Although we use words every day, we often take the English language for granted.  To show how relevant language and literature are and how dynamic they can be, the Vanier College English Department is presenting Language and Writing in the 21st Century: A Symposium, from November 7 to 9, 2012.

Language is a flexible tool
“Language is a tool for day-to-day interactions with family and community, for education, information dissemination, and creative expression,” states English teacher Heather Robb, the principal organizer of the English Symposium.  “While words on a printed page may appear fixed and stable, the forms they take, the problems they unleash, and the visions they inspire, are shifting, and unpredictable.”  To explore these aspects of language, presentations will run every day from 8:30 am to 4 pm and focus on daily themes: Everyday Literacies, Exploring the Genres, and Exploring Stories.

Day One:  Everyday Literacies
On November 7th, Diane Labelle will launch the Symposium with her talk, First Nations and Traditional Languages, a look at how colonization and assimilation have robbed native young people of indigenous languages.  Following her, Dr. Philippa Bell, Assistant Professor of Applied Linguistics at UQAM, will speak on Consciousness and Second Language Acquisition.

Keynote Address: Education for Diversity and Inclusion
At 12:30 pm, author, George J. Sefa Dei, Professor of Sociology and Equity Studies at the Ontario Institute for Studies in Education at the University of Toronto, will deliver the Keynote Address: Education for Diversity and Inclusion: The Challenges for the Contemporary Learner.  In the afternoon, Drawn and Quarterly’s Tom Devlin will share his thoughts on the graphic novel industry and offer advice to budding graphic novelists. At 4 pm, a Vanier Student and Teacher Panel Discussion: Multilingualism and the English College Experience will consider the experiences of students whose first language is not English.

The spoken word, arts reporting, and non-fiction
Exploring the Genres will be the theme on November 8.  The day will start with a session on Spoken Word Poetry, with a performance and a discussion of the tradition.  At 10:30 am, Canadian playwright, novelist and pianist /songwriter, Tomson Highway will deliver the Keynote Address, Language, Landscape and Writing, where he will trace his own writing back to the landscapes and languages that shaped him.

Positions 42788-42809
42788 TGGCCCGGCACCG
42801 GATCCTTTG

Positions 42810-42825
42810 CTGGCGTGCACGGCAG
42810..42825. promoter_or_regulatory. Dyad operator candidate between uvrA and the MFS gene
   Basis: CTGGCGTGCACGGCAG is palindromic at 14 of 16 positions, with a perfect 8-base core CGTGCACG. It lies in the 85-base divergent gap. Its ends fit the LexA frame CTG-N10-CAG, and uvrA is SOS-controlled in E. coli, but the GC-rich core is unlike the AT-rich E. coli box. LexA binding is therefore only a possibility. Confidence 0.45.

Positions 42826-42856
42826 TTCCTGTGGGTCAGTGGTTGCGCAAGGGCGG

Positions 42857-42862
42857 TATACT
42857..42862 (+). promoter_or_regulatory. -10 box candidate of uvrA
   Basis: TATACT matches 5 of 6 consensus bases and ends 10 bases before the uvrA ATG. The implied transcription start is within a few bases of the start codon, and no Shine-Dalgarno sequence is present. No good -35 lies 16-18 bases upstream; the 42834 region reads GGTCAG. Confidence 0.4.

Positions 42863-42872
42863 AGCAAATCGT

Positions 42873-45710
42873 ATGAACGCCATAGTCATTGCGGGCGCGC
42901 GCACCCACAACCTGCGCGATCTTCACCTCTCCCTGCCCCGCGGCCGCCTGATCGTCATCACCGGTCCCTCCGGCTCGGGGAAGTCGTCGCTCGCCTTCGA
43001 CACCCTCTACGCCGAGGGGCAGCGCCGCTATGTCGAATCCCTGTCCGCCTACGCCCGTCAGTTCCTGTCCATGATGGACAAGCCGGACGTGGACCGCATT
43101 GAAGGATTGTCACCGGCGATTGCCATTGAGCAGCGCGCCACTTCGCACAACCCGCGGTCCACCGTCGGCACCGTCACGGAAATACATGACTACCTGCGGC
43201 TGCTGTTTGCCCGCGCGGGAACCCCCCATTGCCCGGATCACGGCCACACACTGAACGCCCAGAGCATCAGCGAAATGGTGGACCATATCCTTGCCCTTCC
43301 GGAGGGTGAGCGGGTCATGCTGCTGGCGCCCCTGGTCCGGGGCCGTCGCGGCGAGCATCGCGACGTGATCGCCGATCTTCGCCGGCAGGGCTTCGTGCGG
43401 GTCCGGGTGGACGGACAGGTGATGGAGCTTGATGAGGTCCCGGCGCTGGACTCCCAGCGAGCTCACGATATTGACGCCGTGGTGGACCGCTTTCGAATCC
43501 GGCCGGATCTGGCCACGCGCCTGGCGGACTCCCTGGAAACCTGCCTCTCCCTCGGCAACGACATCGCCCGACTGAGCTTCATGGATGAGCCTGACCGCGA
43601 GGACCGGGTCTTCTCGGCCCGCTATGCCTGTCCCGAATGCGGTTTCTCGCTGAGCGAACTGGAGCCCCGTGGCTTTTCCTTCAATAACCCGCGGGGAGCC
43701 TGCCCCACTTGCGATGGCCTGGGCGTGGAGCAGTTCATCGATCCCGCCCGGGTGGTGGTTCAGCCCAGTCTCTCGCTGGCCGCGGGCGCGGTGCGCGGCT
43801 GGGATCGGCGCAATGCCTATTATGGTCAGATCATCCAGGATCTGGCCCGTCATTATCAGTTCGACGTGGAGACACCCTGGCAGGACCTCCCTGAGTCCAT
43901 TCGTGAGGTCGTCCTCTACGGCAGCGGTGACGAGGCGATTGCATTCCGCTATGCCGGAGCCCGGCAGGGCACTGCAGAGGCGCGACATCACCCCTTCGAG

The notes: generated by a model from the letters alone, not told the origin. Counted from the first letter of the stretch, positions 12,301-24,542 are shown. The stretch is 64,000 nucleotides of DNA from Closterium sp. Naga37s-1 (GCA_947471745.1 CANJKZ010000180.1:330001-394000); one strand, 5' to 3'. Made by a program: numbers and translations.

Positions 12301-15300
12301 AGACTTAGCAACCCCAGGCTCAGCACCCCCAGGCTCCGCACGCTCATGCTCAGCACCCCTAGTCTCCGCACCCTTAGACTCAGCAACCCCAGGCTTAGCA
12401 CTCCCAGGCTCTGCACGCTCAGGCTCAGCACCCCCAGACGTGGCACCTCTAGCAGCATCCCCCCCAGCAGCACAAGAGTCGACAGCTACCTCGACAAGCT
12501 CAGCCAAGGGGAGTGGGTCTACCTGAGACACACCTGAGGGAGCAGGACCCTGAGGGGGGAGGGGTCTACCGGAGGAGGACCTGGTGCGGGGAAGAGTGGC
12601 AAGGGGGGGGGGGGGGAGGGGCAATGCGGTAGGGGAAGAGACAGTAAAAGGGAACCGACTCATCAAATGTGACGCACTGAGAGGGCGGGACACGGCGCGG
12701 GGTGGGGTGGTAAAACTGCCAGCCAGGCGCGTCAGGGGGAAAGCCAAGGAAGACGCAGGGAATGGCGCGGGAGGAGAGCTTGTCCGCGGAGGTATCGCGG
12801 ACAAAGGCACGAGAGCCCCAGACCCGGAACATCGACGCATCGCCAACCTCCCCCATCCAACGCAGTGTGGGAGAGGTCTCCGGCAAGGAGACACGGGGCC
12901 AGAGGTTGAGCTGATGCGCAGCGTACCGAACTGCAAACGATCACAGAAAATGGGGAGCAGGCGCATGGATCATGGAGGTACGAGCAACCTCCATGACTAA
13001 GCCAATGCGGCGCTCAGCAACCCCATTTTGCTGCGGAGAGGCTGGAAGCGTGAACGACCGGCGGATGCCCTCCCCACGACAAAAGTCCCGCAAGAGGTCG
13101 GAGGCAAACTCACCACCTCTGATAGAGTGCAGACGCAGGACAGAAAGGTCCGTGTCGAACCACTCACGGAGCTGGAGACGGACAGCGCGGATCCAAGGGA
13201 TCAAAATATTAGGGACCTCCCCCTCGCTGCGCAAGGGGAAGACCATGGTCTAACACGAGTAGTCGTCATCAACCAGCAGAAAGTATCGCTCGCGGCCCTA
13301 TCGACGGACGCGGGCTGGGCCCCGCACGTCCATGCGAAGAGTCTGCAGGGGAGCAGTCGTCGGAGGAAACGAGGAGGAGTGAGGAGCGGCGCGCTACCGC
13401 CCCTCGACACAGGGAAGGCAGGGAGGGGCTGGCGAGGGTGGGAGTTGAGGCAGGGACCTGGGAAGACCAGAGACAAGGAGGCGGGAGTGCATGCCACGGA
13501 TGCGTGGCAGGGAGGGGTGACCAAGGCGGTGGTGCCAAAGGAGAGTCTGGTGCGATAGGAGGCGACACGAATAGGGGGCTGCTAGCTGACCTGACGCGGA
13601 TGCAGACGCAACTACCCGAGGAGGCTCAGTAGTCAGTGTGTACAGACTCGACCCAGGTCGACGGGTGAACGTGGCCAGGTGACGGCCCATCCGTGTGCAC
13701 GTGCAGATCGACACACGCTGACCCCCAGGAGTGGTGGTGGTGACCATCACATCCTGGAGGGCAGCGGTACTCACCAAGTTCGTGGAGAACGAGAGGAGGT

Other Thursday speakers include Montreal-based reporter/editors Malcolm Fraser and Lorraine Carpenter who will speak about Arts Reporting and the Alternative Press in Montreal; the Teesri Duniya Theatre which will present a staged reading of excerpts from James Forsythe’s Safer Ground?; and Montreal-based writers, Taras Grescoe and Mark Abley who will discuss non-fiction writing.

Writing a good story
Under Friday’s theme of Exploring Stories, the Living Histories Ensemble will present Playback Theatre, followed by actor, comedian and writer, Matt Goldberg who will discuss the ingredients of good storytelling.  At noon, the Keynote Address, cosponsored by the Vanier College Teachers Association, will feature renowned Canadian newspaper reporter, Jan Wong, who will share the story of her struggle with depression.

Readings in the Coffee House
In the afternoon, the Symposium will close with the English Department Coffee House where members of the Vanier community will share their own original work (or an excerpt from it) in a friendly, encouraging environment.

Open to the public, all events take place in the Auditorium (A-103), with the exception of the coffee house, which will take place in the Theatre Room (B-326).

2012 English Symposium

2012 English Symposium FR

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